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krame

Glock Picture Thread

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Hey Planeman,

 

No visually dramatic changes upon pawing ;)

 

Is that the newer finish on your Glock ?

I think there have been at least two different slide finishes since 2010 alone,

I read about one having a deep penetrating polymer-oil ? That particular one wasn't too popular.

 

I guess it one of those newer finishes as mine is like a grey like finish.  At first I did not like the color but now I like it.

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Ohh, i have stark arms g19 green gas, do you think those co2 mags will work?

 

I had a quick look at the internals and everything looks and feels like the stock parts within the BBU and frame,

maybe the hammer spring is stronger along with the recoil-rod and springs.

 

But I gave the stock SA Glock 19 a quick going over with the CO2 magazine and at 14-15c it was averaging 321-329fps with 0.20gBB [Excel]

The hop-up might need a slight adjustment for long distance shooting.

 

This is what your G19 will look like with the G17 CO2 magazine.

 

IMG_4462_zps0e1fa6dd.jpg

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Kenxin mine turned up today, lovely! Except the hole for the front sight wasnt deep enough for the stock TM screw for some reason? No issue, I can just drill it out a bit more

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Kenxin mine turned up today, lovely! Except the hole for the front sight wasnt deep enough for the stock TM screw for some reason? No issue, I can just drill it out a bit more

Yeah, the rear isn't supposed to either, this way makes the print a bit stronger. Be carefull when drilling, otherwise should work fine. 

 

I use pointed screws to sort of thread them. 

 

Just to make sure I was fairly rough with my front sight to see if it would snap, so far works awesome.

 

I hope the fitting was as good as my print!

Edited by kenxin

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First attempt at stippling and resculpting, mainly inspired by uscmCorps's Glocks posted here and in the Real steel discussion thread.

Got a KJ G23 ABS version to practice while my SA G19 arives. Can't say I'm entirely happy with the result but I've taken into account some of the mistakes I've made and it'll turn out better next time.
 

IoD6AU9.jpg

 

yQquTvE.jpg

Edited by johny_blaze
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I think it came out quite good actually! Certainly better than my early attempts. And it looks comfortable and highly functional. Well done? How did you do your edge lines?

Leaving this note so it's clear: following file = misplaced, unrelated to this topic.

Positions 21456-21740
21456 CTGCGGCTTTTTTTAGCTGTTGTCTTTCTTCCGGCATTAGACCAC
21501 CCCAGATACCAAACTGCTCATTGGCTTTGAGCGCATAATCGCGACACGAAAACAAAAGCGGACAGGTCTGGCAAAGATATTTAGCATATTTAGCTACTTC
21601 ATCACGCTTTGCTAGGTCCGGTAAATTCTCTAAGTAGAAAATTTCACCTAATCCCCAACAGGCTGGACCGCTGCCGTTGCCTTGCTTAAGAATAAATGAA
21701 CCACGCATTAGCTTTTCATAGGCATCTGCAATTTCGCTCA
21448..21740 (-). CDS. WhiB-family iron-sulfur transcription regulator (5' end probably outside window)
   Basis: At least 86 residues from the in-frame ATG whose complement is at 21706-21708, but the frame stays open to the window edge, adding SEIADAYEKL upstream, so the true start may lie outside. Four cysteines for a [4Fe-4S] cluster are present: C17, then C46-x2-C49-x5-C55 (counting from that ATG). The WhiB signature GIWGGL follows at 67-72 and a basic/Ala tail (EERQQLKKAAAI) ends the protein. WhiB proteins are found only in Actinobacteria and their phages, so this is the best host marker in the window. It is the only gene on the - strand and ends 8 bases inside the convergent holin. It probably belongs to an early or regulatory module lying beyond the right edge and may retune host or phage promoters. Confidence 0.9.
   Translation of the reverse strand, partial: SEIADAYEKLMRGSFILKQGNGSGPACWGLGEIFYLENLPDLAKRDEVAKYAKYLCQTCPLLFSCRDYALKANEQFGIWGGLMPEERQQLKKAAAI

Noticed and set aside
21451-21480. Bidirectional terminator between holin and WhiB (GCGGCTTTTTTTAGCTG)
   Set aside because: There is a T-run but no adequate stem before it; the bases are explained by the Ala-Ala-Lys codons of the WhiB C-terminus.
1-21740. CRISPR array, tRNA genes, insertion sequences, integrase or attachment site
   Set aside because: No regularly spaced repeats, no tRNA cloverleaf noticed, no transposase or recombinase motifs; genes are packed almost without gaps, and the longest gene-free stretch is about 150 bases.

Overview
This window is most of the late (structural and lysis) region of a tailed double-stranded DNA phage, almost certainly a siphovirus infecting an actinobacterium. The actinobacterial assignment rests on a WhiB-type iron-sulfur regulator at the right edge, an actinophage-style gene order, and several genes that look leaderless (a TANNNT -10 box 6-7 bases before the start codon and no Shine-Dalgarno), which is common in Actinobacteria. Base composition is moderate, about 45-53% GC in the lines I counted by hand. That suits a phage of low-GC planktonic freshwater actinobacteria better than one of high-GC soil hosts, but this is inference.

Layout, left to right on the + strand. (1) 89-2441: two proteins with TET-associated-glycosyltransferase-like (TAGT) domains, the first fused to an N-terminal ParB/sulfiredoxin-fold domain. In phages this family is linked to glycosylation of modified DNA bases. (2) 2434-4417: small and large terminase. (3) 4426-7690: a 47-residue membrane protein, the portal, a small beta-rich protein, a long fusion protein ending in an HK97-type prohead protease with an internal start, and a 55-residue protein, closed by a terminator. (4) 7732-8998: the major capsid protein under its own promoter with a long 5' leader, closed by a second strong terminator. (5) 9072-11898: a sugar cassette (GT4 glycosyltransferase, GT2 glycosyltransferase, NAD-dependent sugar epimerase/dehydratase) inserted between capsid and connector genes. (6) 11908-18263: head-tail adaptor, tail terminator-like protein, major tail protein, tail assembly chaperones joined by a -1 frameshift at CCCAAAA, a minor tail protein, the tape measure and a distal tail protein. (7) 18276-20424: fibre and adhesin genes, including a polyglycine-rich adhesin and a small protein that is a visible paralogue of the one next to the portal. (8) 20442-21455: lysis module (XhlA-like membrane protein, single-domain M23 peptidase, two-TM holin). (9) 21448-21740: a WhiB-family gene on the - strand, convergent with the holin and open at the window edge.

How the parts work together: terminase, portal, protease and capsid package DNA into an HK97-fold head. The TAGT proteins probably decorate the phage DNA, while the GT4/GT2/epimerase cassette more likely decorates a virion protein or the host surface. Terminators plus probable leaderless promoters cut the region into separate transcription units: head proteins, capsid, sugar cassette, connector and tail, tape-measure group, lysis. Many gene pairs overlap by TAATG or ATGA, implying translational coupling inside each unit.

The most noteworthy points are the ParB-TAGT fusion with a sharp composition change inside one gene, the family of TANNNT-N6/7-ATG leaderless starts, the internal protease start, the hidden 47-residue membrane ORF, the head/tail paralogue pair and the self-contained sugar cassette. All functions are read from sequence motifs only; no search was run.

A couple tips that may help you in the future, for other textural patterns you could either take the tip dot the material and drag it a little. That's how a few pros do it and gets away from the individual dot pattern and looks a little more organic. Another option is to checker the head of a tip like I do with a 20 lpi checkering file. Then stipple with that. It'll give you an aesthetic more like. Boresight Solutions or SAI. But overall I think you did good. Keep it up!

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I think it came out quite good actually! Certainly better than my early attempts. And it looks comfortable and highly functional. Well done? How did you do your edge lines?

 

Thanks. It is really quite an encouragment coming from someone as experienced as you.

As for the edge lines - I improvised a bit. As per your tutorial some pages back, I taped and marked the ares where I wanted the stippling to end. I than placed a metal ruler over the border and slid the tip along at a 30(ish) degree angle than cut the melted plastic along the edge with a utility knife and finally polished it a bit with a 1000 grit sandpaper. The lines aren't as deep and defined as I'd originaly wanted but I was afraid to not over do it. It was more difficlt at the curved parts of the grip where I couldn't use the ruler as a guid line and as a result the lines there aren't so straight but I think I can find a more flexible piece of metal to bend and use in those ares next time around. I did the edge lines before the actuall stippling and now I'm not sure if it wouldn't turn up better if I did it the other way around but it seemed like a safer bet doing them first as i could just stipple over them if I screwed something up.

 

 

 

 Another option is to checker the head of a tip like I do with a 20 lpi checkering file. Then stipple with that. It'll give you an aesthetic more like. Boresight Solutions or SAI. 

 

I actually tried that but I made the checkering quite big and I didn't like the resulting pattern at all. I will most certainly though try it again with another tip as that was originally the look I was going for.

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I've found adding the edge after stippling can be more difficult. An unstippled surface is smoother and easier to draw a soldering/wood burning point across. A stippled surface is extremely bumpy, rough and uneven. This means that running a hot tip across it will give uneven resistance which tends to result in sloppy results (in my experience). That's the issue I've always encountered and why I've shied away from doing edge lines.

 

I'd love to know how the pros do it.

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